Once you file your patent application, there actually are reasons to still use a nondisclosure agreement. A provisional or a non-provisional patent application will actually lock in your invention, but know that it’s only locked in so far as what was disclosed in that provisional. So, as soon as that’s filed, yes, you’re patent pending on that subject matter, but let’s say you see improvements in your invention down the road – those bells and whistles that you add or you get feedback from customers on that needs to be kept confidential because likely you will be able to seek a second patent application or an improvement application on that core invention. So, keep all those extra learnings and improvements confidential, and if you needed to disclose them with a third party, treat them just like a brand new invention.

I want to tell you a quick story about one of our clients that we worked with just last year. They came to us when we first got to meet, and they said, “Oh yeah, JD, I really need help with this new partner of mine. He’s going to be manufacturing this product for us; it’s a quick confidentiality agreement, that’s what I need as well.” Well, you know, has he or she or this company sent you any documents? And he said, “Yeah, here it is, here it is.” And I start to look at the contract that he sent in. Of course, it’s a little bit more murky, and it turns out that this contract was really taking ownership of this inventor’s product. So, they’re not only just manufacturing it, but they wanted the rights to be able to sell it to third parties – yikes, right? So, make sure, of course, you’re looking at your contract but know to ask about confidentiality, and then, third, talk with an attorney because they’re going to be able to spot issues well beyond confidentiality and, in this case, patent ownership.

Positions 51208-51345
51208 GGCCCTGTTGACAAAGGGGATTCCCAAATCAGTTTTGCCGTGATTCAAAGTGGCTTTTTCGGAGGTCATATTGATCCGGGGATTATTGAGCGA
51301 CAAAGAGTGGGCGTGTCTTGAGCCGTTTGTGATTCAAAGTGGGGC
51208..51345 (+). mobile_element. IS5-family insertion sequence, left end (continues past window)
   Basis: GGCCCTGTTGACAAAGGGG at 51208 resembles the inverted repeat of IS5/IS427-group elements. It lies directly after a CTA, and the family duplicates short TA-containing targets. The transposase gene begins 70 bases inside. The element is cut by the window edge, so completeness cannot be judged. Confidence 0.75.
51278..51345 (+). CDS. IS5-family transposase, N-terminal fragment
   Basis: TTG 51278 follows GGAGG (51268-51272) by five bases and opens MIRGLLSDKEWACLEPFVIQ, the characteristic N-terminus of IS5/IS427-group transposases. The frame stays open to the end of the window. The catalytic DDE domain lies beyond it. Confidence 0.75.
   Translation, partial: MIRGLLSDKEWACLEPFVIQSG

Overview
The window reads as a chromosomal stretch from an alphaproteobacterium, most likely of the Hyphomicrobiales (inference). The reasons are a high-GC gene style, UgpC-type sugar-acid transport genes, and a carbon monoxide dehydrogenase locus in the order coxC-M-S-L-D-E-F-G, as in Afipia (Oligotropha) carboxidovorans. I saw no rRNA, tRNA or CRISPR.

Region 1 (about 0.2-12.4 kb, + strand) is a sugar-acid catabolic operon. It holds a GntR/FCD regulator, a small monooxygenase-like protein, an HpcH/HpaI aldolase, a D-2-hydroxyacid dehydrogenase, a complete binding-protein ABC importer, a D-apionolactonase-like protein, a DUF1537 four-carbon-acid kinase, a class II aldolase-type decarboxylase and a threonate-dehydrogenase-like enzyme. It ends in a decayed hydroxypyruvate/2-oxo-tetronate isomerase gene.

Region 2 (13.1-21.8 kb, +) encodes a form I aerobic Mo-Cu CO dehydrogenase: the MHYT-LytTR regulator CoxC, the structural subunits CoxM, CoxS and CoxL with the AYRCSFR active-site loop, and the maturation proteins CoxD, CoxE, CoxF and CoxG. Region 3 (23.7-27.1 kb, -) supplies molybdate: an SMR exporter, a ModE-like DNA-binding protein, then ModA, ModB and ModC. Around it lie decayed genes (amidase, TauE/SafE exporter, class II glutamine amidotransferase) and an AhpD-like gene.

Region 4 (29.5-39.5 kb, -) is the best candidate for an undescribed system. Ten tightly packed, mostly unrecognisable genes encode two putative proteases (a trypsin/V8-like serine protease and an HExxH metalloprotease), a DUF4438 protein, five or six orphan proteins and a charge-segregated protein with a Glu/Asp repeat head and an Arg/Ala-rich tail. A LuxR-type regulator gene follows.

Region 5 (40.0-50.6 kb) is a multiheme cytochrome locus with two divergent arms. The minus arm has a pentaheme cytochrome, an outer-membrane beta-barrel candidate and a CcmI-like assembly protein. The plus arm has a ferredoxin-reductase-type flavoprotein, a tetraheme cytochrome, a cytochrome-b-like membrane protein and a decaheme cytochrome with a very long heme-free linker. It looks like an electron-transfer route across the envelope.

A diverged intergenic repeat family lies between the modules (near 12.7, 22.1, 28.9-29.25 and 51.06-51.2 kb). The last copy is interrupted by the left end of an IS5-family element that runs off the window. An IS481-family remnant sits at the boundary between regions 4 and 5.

Alright, so I want to summarize all six areas I just talked about. Again, what a nondisclosure agreement – similar to a confidentiality, just a nomenclature thing. They’re state-specific; don’t try to get investors to sign them. You need to use them pre-filing and post-filing. And don’t forget to work with an attorney to help you spot issues that may not be so apparent. Last but not least, I want to give you a copy of our book, “Bold Ideas: The Inventor’s Guide to Patents.” It’s available right now online at


About the Author
J.D. Houvener is a Registered USPTO Patent Attorney who has a strong interest in helping entrepreneurs and businesses thrive. J.D. leverages his technical background in engineering and experience in the aerospace industry to provide businesses with a unique perspective on their patent needs. He works with clients who are serious about investing in their intellectual assets and provides counsel on how to capitalize their patents in the market. If you have any questions regarding this article or patents in general, consider contacting J.D. at